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Moxifloxacin replacement in contemporary tuberculosis drug regimens is ineffective against persistent Mycobacterium tuberculosis: in the Cornell mouse model

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Author(s)

Yingjun Liu, Henry Pertinez, Geraint R Davies, Stephen H Gillespie, Anthony R Coates, Yanmin Hu

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Abstract

Tuberculosis (TB), which is caused by Mycobacterium tuberculosis, remains a leading killer worldwide, and disease control is hampered by the ineffective control of persistent infections. Substitution of moxifloxacin for isoniazid or ethambutol in standard anti-TB regimens reduces the treatment duration and relapse rates in animal studies, and 4-month regimens were not noninferior in clinical trials. Resuscitation-promoting factor (RPF)-dependent bacilli have recently been implicated in M. tuberculosis persistence. We aimed to investigate the therapeutic effects of the substitution of moxifloxacin for a drug used in the standard drug regimen in eradicating CFU count-positive and RPF-dependent persistent M. tuberculosis using the Cornell murine model. M. tuberculosis-infected mice were treated with regimens in which either isoniazid or ethambutol was replaced by moxifloxacin in the standard regimen. The efficacy of the regimens for bacterial CFU count elimination and removal of persistent tubercle bacilli, evaluated using culture filtrate (CF) derived from M. tuberculosis strain H37Rv, was compared to that of the standard regimen. We also measured disease relapse rates. The regimen in which moxifloxacin replaced isoniazid achieved total organ CFU count clearance at 11 weeks posttreatment, which was faster than that by the standard regimen (14 weeks), and showed a 34% lower relapse rate. The regimen in which moxifloxacin replaced ethambutol was similar to standard regimens in these regards. Importantly, neither the regimen in which moxifloxacin replaced isoniazid or ethambutol nor the standard regimen could remove CF-dependent persistent bacilli. The finding of CF-dependent persistent M. tuberculosis in TB treatment requires confirmation in human studies and has implications for future drug design, testing, and clinical applications.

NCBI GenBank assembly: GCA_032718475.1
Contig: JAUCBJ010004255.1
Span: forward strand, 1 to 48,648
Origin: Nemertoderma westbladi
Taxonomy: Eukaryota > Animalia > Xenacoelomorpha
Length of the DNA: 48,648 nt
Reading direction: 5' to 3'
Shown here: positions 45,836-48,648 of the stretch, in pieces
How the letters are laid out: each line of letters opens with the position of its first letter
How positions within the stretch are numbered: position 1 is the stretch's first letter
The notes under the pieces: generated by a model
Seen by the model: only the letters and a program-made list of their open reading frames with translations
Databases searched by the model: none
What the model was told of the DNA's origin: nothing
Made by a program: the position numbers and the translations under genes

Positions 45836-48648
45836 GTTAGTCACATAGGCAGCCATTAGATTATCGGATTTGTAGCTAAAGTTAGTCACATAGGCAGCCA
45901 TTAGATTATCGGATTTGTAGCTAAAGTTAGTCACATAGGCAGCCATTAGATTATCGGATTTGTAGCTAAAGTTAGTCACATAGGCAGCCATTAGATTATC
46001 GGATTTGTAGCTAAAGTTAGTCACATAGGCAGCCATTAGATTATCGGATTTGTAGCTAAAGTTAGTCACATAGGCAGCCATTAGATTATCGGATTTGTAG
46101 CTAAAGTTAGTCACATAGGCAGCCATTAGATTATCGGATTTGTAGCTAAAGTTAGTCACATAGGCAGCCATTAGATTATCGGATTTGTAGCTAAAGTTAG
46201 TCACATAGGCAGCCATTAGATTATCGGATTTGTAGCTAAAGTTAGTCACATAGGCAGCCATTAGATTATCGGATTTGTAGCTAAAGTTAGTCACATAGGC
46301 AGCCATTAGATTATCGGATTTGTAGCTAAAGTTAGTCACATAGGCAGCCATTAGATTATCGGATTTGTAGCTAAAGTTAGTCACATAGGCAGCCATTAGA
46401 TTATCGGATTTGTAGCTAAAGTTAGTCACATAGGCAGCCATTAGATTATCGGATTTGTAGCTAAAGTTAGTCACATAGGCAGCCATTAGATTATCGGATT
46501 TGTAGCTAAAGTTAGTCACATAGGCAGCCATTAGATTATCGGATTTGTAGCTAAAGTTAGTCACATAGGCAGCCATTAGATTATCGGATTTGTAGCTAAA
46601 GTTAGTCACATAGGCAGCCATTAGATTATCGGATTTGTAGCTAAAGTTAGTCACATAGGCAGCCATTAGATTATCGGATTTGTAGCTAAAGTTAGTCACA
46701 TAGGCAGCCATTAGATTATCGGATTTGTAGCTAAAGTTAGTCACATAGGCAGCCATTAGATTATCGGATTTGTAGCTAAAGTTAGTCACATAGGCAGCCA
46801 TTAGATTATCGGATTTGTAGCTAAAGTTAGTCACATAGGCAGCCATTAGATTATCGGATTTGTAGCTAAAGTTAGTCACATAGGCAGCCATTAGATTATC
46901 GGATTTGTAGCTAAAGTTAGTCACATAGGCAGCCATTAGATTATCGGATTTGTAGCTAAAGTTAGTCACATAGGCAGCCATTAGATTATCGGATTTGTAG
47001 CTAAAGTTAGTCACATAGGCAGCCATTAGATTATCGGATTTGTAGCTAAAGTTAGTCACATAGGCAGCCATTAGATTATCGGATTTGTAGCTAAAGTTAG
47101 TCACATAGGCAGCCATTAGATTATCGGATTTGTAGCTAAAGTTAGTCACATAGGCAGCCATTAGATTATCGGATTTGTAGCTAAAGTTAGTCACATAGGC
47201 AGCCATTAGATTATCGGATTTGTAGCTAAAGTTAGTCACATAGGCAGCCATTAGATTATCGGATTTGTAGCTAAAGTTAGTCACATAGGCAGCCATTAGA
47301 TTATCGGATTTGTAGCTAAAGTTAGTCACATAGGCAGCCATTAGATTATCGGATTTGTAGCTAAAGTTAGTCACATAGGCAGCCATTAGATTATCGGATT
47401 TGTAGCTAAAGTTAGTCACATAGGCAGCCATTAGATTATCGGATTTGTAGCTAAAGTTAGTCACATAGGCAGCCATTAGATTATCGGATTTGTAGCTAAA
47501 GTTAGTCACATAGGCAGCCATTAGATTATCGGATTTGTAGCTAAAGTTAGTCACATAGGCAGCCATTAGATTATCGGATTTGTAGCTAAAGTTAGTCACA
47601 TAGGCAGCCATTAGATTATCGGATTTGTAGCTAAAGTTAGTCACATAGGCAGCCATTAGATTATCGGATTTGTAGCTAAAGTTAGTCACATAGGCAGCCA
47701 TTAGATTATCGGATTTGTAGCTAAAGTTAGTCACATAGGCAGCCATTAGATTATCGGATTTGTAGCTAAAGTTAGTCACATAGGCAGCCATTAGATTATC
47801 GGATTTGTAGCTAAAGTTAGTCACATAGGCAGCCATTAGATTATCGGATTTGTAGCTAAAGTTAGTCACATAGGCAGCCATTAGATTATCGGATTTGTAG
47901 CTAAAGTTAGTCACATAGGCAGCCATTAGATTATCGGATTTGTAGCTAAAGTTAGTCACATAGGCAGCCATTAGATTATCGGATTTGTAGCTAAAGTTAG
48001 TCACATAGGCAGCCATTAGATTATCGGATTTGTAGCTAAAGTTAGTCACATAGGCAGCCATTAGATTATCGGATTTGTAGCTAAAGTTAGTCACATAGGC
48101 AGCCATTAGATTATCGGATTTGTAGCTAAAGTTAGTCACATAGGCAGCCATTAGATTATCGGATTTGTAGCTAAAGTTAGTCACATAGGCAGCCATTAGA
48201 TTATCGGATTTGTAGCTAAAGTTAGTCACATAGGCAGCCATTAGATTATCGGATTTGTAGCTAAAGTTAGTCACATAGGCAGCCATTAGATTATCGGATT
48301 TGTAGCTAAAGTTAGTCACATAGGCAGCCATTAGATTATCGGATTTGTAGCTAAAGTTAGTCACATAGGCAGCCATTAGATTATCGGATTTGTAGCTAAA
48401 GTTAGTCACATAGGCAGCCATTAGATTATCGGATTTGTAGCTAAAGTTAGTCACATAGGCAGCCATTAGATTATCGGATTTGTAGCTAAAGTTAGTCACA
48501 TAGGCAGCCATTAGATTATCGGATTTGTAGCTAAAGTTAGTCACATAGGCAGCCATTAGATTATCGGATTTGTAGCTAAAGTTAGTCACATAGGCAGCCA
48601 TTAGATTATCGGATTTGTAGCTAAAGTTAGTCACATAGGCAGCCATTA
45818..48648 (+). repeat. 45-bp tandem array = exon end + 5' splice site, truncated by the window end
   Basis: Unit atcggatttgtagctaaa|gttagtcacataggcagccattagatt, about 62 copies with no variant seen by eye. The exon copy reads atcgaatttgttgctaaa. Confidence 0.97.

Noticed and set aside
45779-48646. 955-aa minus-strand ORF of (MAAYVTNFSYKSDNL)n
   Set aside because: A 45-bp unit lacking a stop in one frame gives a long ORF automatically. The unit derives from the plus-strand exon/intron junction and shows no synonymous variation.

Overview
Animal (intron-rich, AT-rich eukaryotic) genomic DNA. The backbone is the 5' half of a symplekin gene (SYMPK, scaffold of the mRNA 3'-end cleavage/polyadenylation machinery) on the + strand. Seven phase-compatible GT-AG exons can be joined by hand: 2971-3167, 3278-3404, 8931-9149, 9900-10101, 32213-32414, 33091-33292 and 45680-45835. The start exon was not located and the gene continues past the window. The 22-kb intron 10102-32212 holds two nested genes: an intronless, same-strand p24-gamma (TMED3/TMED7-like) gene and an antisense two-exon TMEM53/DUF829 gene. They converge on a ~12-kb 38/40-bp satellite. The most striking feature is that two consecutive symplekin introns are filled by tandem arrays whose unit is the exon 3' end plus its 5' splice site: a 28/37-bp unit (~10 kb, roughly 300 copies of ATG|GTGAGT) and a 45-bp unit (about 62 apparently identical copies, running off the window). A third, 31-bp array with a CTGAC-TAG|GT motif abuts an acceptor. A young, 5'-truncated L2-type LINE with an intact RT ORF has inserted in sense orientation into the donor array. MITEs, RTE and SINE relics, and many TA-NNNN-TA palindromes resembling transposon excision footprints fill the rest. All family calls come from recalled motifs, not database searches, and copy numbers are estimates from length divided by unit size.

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Original languageEnglish
Article numbere00190-18
Number of pages9
JournalAntimicrobial Agents and Chemotherapy
Volume62
Issue number7
Early online date16 Apr 2018
DOIs
Publication statusPublished - Jul 2018

    Research areas

  • Mycobacterium tuberculosis, Moxifloxacin, Resuscitation promoting factors, Cornell mouse model

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